The Dow Jones, the S&P500 and the Nasdaq bounced by 1.73%, 2.15% and 2.2% over the last four trading sessions up to Wednesday evening. And yet risk aversion had soared at the beginning of the week over the collapse of hedge fund Archegos and forced selling of its positions. According to some estimates, $36bn in stock was sold between Thursday evening and Mondaywith a peak of $20bn on Friday. Markets then perked up after Joe Biden said 90% of US adults would be entitled to a vaccination over the next three weeks. 10-year US Treasury yields hit a 14-month high of 1.7760% after he spoke. Elsewhere, US-China tensions remained high after Washington said the United States was not about to lift Donald Trump’s import duties. On Wednesday, the US president presented his American Jobs Plan, a vast $2.2 trillion boost to infrastructures, especially clean energy, and carbon-reducing technologies, over the next 10 years. $1.3 trillion in funding will come from higher corporate taxes. However, the plan as it stands has little hope of getting through Congress. A follow-up Human Infrastructure Plan for $1.75 trillion will be detailed in the middle of April. It will go on universities, schools, creches and hospitals. It will be mostly funded by higher income tax. Economic data was mixed. Job creations hit a 6-month high of 517,000 but new house sales tumbled 10.6%, or much more than the 3% decline expected. M&A remained intense: the first quarter saw $1.4 trillion in deals with 400 for more than $500m, a 68% increase over the 5-year mean. Tech and healthcare took the lion's share of this with 43% of total deals. In company news, the Federal Trade Commission dropped its antitrust case against Qualcomm. Boeing gained 2.3% after winning a sizeable new order. The Federal Aviation Administration (FAA) approved a version of the 737MAX (737-8200) for Ryan Air.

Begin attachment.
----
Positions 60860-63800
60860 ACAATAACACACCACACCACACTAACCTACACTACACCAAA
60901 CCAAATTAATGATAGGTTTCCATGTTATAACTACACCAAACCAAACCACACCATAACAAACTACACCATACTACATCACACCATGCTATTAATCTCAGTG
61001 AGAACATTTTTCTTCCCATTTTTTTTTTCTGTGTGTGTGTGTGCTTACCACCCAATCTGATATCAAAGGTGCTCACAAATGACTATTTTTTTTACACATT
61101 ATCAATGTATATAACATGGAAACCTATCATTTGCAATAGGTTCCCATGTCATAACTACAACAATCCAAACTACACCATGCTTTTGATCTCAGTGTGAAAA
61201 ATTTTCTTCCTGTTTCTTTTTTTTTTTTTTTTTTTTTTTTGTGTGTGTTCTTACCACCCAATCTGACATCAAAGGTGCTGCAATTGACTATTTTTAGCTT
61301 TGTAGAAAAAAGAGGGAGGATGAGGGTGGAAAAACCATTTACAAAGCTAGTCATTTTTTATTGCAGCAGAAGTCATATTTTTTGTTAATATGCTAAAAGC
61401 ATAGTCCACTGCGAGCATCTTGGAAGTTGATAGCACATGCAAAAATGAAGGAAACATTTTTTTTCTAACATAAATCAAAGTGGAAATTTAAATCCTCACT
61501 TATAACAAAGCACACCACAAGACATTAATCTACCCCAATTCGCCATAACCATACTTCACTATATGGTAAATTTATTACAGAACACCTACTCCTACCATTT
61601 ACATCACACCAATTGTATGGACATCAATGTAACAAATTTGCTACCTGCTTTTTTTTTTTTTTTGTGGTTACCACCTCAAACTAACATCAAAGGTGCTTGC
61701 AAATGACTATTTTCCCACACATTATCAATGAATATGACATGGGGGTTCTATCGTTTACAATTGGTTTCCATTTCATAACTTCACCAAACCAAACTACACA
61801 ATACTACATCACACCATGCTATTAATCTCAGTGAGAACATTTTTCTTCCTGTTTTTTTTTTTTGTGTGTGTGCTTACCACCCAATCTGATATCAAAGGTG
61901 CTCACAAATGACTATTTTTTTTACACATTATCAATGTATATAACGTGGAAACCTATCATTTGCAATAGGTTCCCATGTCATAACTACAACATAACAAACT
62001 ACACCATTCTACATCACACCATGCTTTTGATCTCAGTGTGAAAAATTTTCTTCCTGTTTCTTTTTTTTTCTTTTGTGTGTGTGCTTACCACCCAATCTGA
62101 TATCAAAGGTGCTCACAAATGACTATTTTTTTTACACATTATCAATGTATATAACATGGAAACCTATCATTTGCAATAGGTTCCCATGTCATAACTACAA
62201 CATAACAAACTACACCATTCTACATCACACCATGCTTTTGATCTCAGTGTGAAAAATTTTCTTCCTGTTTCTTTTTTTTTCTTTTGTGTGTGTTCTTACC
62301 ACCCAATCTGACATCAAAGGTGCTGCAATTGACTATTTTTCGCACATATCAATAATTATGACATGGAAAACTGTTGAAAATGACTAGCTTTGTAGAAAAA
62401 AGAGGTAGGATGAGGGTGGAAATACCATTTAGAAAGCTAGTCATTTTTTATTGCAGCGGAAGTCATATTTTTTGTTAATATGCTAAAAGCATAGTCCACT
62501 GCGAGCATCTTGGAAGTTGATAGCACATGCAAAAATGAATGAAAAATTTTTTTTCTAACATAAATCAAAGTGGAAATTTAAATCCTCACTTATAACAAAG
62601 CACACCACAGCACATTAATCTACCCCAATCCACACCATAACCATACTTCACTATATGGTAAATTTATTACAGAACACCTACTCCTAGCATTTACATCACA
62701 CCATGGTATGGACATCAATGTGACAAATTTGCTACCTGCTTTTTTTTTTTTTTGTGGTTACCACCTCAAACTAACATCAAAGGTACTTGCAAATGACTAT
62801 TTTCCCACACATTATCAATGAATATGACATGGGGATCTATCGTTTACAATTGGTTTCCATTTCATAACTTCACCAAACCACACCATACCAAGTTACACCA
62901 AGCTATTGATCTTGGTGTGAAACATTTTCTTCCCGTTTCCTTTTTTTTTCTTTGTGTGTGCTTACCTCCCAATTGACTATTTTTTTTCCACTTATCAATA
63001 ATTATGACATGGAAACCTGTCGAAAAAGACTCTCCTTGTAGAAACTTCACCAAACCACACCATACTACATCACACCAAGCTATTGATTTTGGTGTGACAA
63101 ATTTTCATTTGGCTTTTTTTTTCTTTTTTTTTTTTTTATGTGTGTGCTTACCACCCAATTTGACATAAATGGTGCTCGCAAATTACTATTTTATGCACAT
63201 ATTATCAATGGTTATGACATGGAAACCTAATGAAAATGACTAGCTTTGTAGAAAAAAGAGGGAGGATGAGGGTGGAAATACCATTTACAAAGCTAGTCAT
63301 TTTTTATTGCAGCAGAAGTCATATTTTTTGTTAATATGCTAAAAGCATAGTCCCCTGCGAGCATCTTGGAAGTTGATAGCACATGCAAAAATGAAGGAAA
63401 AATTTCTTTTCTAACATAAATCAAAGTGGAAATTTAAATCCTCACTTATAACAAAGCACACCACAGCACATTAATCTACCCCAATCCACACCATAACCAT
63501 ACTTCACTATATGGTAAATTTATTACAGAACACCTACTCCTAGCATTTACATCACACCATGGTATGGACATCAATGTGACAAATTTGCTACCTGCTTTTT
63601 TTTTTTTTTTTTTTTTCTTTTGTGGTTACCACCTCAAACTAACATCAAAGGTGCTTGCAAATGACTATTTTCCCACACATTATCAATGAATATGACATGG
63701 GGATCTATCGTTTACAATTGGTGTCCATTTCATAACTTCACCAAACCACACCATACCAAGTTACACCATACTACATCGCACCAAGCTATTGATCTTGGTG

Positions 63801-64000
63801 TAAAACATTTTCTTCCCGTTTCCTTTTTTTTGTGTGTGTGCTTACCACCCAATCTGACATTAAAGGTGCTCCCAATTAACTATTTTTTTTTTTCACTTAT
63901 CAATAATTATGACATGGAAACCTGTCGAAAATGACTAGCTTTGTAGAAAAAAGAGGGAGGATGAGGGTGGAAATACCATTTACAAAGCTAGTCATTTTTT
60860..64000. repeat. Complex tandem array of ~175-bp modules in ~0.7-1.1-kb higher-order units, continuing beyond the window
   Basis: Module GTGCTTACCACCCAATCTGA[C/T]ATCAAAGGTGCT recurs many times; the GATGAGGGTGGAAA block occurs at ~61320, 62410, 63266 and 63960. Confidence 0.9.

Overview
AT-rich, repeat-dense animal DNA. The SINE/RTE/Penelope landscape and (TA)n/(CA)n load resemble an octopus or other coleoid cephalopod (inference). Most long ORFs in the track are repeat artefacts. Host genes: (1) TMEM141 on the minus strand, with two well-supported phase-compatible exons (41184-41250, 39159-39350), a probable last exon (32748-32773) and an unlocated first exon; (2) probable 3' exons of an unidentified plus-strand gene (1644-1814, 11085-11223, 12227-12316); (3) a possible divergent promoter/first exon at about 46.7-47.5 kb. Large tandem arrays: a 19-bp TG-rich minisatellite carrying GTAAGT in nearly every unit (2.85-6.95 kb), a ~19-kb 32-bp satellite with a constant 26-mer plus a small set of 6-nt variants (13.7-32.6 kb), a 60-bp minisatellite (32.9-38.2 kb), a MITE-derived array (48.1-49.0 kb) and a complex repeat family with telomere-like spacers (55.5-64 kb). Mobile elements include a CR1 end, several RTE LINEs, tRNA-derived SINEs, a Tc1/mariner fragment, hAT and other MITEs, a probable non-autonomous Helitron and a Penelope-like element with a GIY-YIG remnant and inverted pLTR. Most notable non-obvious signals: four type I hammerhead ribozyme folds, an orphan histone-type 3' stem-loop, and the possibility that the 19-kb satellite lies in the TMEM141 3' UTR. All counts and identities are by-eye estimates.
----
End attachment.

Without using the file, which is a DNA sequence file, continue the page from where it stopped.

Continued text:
The stock market started a new fiscal year during the week. Trading was mainly driven by dividend detachments and the huge loss of hedge fund Archegos. The Nikkei 225 index edged 0.01% higher and the TOPIX declined 1.52% for the week. Sentiment continued to be supported by expectations for an economic recovery through vaccinations and yen depreciation, but the mood was undermined by the risk of US long-term yields rising further. Even so, high-quality companies gained. The Jasdaq TOP20 index, which focuses on earnings quality, advanced 4.82%. Financials like Securities & Commodity (-11.04%) and Banks (-5.08%) tumbled as investors worried about the Archegos impact. On the other hand, Transportation Equipment (+1.80%) rebounded after falling on concerns over a fire in a Renesas Electronics factory. Nomura Holdings slumped 19.33% on its heavy exposure to Archegos. In contrast, Tokyo Electron (+5.69%), Komatsu (+3.61%) and Suzuki Motor (+3.37%) all enjoyed healthy gains. 950,000 people had been vaccinated by the end of March. Vaccinations for 36 million senior citizens will start on April 12.